- Fed expected to raise 25 bps, ECB and BOE 50 bps
- Tech giant leads key revenue results
- After a surge in January, stocks plunge
SYDNEY/LONDON, Jan 30 (Reuters) – Rate hikes in Europe and the United States are likely, and U.S. jobs and wages data could impact markets at the start of a week that sets the market agenda. , shares fell on Monday. The latest information on fighting inflation.
Investors expect the Federal Reserve to raise interest rates by 25 basis points on Wednesday and the Bank of England and European Central Bank to raise rates by 0.5 points the day after, so any deviation from that script is a real shock. .
Earnings from the tech giant will also test the mettle of the Wall Street bulls who are pushing the Nasdaq to its best January since 2001.
The European benchmark STOXX index fell 0.5% on Monday morning, reflecting a slight drop in MSCI’s broadest index of Asia-Pacific equities outside of Japan. (.MIAPJ0000PUS)surged 11% in January as far as China’s reopening boosts the economy.
Meanwhile, US stocks are set to follow a nervous Monday mood with S&P 500 and Nasdaq futures down nearly 1% as investors await late-week guidance on Federal Reserve policy. I was.
Analysts are anticipating a hawkish tone that suggests more needs to be done to keep inflation in check. read more
“With the U.S. labor market still tight, core inflation rising and financial conditions easing, Fed Chairman Powell’s tone is hawkish,” said Bruce Kassman, chief economist at JP Morgan. “I would stress that a downward revision to 25 basis points of rate hikes does not mean there will be a moratorium.” , expect another rise in March.
We also expect him to continue to oppose market pricing of rate cuts later this year.”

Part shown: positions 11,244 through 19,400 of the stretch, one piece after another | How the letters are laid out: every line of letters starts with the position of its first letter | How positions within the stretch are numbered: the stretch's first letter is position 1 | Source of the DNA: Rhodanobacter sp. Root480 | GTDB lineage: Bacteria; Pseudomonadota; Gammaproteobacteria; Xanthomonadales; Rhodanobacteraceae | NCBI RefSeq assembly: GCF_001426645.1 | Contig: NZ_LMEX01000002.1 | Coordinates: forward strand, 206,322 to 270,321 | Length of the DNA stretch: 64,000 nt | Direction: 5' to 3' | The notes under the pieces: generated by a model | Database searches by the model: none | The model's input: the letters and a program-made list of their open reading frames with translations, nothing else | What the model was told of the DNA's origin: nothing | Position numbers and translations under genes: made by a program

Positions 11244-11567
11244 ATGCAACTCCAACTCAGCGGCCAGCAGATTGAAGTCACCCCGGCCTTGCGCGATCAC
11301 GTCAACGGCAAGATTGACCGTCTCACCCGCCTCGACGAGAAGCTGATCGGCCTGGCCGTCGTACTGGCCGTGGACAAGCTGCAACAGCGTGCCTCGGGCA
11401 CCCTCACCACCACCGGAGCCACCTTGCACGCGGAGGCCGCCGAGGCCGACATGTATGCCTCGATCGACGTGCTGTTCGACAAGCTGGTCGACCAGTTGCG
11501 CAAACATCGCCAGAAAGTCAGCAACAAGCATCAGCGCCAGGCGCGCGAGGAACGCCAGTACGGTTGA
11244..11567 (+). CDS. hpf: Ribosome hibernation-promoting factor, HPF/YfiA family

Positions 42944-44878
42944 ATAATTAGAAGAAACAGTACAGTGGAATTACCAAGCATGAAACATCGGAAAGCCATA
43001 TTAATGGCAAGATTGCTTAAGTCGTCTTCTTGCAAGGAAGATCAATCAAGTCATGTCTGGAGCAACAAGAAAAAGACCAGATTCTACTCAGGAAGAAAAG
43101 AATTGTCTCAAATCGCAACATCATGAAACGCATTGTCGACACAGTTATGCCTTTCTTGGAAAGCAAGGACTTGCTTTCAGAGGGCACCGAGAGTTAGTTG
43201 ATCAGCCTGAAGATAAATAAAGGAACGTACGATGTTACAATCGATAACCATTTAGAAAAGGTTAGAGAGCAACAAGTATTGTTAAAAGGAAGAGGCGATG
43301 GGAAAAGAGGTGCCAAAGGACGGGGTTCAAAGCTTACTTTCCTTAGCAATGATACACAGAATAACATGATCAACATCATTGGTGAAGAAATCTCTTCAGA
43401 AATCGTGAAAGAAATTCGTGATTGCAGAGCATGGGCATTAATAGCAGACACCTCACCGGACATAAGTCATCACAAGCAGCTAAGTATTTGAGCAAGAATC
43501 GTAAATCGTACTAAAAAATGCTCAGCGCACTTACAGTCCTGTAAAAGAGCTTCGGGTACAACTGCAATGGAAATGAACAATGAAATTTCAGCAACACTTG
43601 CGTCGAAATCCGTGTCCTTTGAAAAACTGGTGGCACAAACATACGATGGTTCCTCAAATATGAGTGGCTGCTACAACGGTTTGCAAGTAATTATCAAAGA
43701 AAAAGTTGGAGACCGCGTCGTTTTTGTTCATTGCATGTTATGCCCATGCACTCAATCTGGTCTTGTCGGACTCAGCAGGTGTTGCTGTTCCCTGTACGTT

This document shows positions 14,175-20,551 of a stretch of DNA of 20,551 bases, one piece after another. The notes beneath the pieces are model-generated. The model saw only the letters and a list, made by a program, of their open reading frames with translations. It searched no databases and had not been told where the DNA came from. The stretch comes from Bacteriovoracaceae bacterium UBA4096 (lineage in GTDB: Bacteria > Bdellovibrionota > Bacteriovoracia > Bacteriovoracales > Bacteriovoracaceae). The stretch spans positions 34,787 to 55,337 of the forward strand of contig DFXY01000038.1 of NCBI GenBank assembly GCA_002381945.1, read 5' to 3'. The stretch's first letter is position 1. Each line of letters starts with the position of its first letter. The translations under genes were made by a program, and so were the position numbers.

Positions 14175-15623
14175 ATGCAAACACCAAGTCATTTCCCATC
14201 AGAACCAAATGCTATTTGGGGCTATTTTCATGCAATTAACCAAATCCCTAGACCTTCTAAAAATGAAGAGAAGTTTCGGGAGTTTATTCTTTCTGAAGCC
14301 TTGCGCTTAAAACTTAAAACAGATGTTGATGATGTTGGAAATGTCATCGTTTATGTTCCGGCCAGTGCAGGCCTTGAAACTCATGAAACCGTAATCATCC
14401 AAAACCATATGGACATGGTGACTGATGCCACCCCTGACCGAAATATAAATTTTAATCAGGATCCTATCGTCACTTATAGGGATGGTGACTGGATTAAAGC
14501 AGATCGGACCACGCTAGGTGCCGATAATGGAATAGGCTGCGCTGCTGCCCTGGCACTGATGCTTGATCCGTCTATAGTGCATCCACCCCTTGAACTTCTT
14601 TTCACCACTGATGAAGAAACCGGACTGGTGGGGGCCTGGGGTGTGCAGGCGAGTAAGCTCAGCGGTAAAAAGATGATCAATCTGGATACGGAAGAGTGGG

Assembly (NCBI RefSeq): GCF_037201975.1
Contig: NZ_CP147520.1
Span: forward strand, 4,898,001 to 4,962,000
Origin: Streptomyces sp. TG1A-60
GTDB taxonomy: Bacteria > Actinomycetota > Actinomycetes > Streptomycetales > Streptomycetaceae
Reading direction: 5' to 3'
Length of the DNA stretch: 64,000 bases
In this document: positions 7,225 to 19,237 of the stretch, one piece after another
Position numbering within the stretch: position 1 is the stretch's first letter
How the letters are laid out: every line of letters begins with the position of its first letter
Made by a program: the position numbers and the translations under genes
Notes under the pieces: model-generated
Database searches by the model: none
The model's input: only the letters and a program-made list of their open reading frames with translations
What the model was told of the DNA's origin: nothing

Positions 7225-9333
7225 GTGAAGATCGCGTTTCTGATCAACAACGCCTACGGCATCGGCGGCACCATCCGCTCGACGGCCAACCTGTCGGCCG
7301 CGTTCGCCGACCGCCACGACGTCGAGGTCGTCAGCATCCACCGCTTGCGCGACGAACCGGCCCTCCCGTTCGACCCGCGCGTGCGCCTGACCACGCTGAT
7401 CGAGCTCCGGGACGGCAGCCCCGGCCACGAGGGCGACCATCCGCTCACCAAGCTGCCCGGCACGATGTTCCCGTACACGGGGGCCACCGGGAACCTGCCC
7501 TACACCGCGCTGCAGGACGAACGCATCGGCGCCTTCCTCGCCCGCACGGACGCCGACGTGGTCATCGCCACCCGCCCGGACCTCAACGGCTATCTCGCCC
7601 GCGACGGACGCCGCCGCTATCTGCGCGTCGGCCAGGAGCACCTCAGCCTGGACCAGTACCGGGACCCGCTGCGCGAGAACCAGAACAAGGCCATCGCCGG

Given that futures now expect rates to peak at 5% in March and return to 4.5% by the end of the year, there is a lot of work to do.
The dollar index has fallen more than 1.5% for the fourth straight month on growing expectations that the Fed is nearing the end of its rate hike cycle.
Yields on 10-year bonds have fallen 33 basis points so far this month to 3.50%.
This dovish outlook is also tested by data on US employment figures, the Cost of Employment Index, and various ISM surveys.
EU inflation readings could be important in determining whether the ECB hints at a 0.5 percentage point rate hike in March or the pace of tightening could slow. read more
As for Wall Street’s recent rise, it is heavily dependent on earnings from Apple Inc. (AAPL.O)Amazon.com (AMZN.O)Alphabet Inc. (GOOGL.O) and meta platform (META.O)among many others.
Wedbush analysts wrote, “Apple will get a glimpse into the overall picture of global consumer demand and how China’s supply chain problems are slowly easing.”
“Based on our recent Asian supply chain check, we believe demand for the iPhone 14 Pro is holding up stronger than expected,” they added. We will cut back, but we don’t anticipate massive layoffs.”
Market pricing of early easing by the US Federal Reserve has weighed on the dollar, which has fallen 1.6% so far this month to 101.790 against a basket of major currencies.
The euro rose 1.5% to $1.0878 in January, just below its nine-month high. The dollar fell 1.3% against the yen to $129.27 despite the Bank of Japan’s tenacious defense of its ultra-loose policy.
A lower dollar and lower yields have been a boon for gold, which has so far risen 5.8% over the month to $1,930 an ounce.
Precious metals were flat on Monday ahead of major central bank moves and data releases.
China’s rapid reopening is seen as a windfall for commodities in general, supporting everything from copper to iron ore to oil prices.
Crude oil markets were hesitant over concerns that the Federal Reserve’s rate hike could weigh on fuel demand.
Reporting by Wayne Cole and Lawrence White. Edited by Christopher Cushing and Arun Koyyur
Our criteria: Thomson Reuters Trust Principles.